Raising a Church at Ground Zero

After 14 years, St. Nicholas Greek Orthodox Church in Manhattan is finally being rebuilt.
Natalya Mihailova | 13 September 2015
Raising a Church at Ground Zero

When the south tower of the World Trade Center fell fourteen years ago, it dropped onto a little Greek Orthodox Church that stood in its shadow.

Earlier this summer, St. Nicholas began to rise from the ruins.

In August, the first concrete was poured for a new $35 million church and shrine, designed by famed Spanish architect Santiago Calatrava.

“The purpose is to project something that will open a window to eternity,” Archbishop Demetrios, the primate of the Greek Orthodox Church in America, toldThe New York Times this week.

After St. Nicholas Greek Orthodox Church, built by immigrants in 1916, was destroyed, only a few things were recovered in the ruins, including a crushed bell, a candelabra, a few Bibles, and some mangled candles, according to Religion News Service (RNS).

“We remember this very place filled with ruins, hiding under piles of debris, the pulverized remains of 3,000 innocent victims,” Archbishop Demetrios told RNS last year.

But while the 104-story “Freedom Tower” opened in 2014, reconstructing the little church—which only had standing room for 80—took more than a decade of negotiations.

The Greek Orthodox Archdiocese of America spent years arguing with the Port Authority of New York and New Jersey, which owned the World Trade Centers, over where they could build and how much they would be compensated for giving up their old space.

In 2011, the archdiocese filed a suit against the port authority, but dropped it after New York Governor Andrew Cuomo negotiated a deal between the parties.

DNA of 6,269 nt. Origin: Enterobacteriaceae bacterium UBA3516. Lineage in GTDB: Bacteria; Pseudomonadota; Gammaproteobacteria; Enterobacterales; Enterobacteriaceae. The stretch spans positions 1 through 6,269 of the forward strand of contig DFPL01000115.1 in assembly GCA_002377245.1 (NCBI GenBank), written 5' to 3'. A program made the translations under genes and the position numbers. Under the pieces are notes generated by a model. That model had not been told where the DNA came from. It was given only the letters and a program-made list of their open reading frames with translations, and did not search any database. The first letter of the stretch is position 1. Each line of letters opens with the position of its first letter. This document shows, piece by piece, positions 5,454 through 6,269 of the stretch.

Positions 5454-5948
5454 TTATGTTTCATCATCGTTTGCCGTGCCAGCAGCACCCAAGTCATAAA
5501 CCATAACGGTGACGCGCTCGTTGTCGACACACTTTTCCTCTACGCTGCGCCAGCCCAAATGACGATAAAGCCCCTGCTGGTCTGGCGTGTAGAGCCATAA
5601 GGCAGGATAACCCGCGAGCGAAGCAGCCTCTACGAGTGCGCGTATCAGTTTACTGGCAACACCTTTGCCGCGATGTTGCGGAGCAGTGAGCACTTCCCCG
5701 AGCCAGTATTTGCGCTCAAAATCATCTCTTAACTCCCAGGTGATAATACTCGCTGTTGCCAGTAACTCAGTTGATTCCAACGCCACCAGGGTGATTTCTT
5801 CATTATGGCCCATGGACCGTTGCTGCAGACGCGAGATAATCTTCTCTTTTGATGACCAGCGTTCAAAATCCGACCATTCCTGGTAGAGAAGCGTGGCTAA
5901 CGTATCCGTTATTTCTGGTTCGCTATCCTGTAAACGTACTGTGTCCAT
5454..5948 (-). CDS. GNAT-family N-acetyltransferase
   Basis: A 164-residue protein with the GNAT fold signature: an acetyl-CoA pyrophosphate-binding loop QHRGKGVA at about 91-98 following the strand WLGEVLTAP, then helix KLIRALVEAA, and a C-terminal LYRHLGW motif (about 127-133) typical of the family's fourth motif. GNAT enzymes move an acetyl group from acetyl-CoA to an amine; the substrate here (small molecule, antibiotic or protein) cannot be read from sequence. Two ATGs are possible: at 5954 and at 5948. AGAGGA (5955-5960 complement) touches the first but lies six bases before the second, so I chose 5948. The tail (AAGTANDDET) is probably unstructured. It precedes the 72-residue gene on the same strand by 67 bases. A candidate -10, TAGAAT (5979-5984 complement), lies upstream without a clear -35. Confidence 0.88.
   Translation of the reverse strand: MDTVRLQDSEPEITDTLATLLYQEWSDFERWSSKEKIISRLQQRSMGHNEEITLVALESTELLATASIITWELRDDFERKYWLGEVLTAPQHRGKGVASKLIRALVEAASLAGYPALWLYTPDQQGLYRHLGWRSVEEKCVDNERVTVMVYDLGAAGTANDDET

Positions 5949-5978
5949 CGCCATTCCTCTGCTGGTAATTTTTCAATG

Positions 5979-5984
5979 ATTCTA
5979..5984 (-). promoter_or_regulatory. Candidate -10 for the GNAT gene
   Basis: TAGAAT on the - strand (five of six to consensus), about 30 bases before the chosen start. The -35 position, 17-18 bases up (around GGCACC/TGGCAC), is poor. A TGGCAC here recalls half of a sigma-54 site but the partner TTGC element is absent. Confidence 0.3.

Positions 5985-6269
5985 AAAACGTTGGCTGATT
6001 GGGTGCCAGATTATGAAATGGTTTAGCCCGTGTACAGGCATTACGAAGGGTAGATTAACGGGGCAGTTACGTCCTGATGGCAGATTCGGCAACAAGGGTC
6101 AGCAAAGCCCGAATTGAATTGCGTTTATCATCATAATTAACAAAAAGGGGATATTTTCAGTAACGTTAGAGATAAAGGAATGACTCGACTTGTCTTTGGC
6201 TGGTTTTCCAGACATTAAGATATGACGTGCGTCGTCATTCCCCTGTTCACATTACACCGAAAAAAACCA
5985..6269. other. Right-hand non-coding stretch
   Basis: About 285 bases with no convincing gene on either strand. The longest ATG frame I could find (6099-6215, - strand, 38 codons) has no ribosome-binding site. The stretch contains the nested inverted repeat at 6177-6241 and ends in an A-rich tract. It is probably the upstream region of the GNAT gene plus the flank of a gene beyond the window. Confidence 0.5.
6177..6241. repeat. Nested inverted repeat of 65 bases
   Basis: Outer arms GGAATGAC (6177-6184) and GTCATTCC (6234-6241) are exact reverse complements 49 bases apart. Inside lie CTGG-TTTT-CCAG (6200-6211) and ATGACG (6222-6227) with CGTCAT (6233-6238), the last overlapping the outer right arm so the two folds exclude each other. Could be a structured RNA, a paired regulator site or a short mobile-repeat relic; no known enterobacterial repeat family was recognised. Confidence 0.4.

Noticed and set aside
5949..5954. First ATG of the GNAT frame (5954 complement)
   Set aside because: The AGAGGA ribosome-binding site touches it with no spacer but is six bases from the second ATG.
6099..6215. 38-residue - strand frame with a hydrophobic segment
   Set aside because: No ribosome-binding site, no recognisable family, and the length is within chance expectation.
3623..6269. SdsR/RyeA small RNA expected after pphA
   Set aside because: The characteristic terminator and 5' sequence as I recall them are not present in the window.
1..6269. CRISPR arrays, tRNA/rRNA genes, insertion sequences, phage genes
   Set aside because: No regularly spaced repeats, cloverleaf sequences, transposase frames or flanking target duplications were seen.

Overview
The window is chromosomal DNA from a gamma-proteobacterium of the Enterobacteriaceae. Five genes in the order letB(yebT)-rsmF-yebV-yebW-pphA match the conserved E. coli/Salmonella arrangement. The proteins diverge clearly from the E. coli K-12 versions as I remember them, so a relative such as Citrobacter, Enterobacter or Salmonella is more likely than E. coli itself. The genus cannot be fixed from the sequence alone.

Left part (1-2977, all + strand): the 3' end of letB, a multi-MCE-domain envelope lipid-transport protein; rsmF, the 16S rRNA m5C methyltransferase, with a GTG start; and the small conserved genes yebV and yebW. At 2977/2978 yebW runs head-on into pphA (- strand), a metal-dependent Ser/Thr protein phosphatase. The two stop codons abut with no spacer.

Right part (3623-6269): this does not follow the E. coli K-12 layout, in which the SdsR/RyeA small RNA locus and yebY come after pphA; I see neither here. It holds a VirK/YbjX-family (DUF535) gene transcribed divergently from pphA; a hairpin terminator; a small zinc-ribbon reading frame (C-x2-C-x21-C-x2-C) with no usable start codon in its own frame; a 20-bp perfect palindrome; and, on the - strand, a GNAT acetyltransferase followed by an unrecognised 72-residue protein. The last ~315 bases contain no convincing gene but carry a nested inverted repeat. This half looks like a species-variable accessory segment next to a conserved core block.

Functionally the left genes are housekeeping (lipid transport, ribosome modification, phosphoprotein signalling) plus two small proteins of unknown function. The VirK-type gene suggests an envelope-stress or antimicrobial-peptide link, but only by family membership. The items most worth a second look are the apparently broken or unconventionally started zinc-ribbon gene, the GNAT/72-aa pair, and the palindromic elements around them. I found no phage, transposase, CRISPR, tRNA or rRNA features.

The new building, known as St. Nicholas National Shrine, will serve as both an Orthodox church and a public bereavement center.

Though small—seating will accommodate 150 people in just over 4,000 square feet—the walls will be covered in thin slices of marble, appearing as solid stone during the day but able to glow (backlit with LEDs) at night.

“It will be open to everyone: the believer, the unbeliever, the Orthodox Christian, the atheist,” Mark Arey, a spokesman for the archdiocese, told the Times in 2013. “Whoever you are, this is a space that you can come into and find some meditative solace.”

Former New York governor George Pataki, who was in office during 9/11, said during the groundbreaking last year that the church is a missing piece in the efforts to rebuild Ground Zero.

“It was the Greek city-states that gave us our belief today in freedom,” he said, according to RNS. “It will now be the Greek Orthodox Church that is the rock of faith that anchors all that is done here at Ground Zero.”

The building should be finished next year.

CT’s September 11 coverage includes how the day’s horrors are not unlike those of Good Friday, why theworld is becoming more violent, and how a cross-shaped beam from Ground Zero revived debate on how we see public crosses. More recently, Charles Featherstone shared his testimony of how September 11 saved him from Islam.

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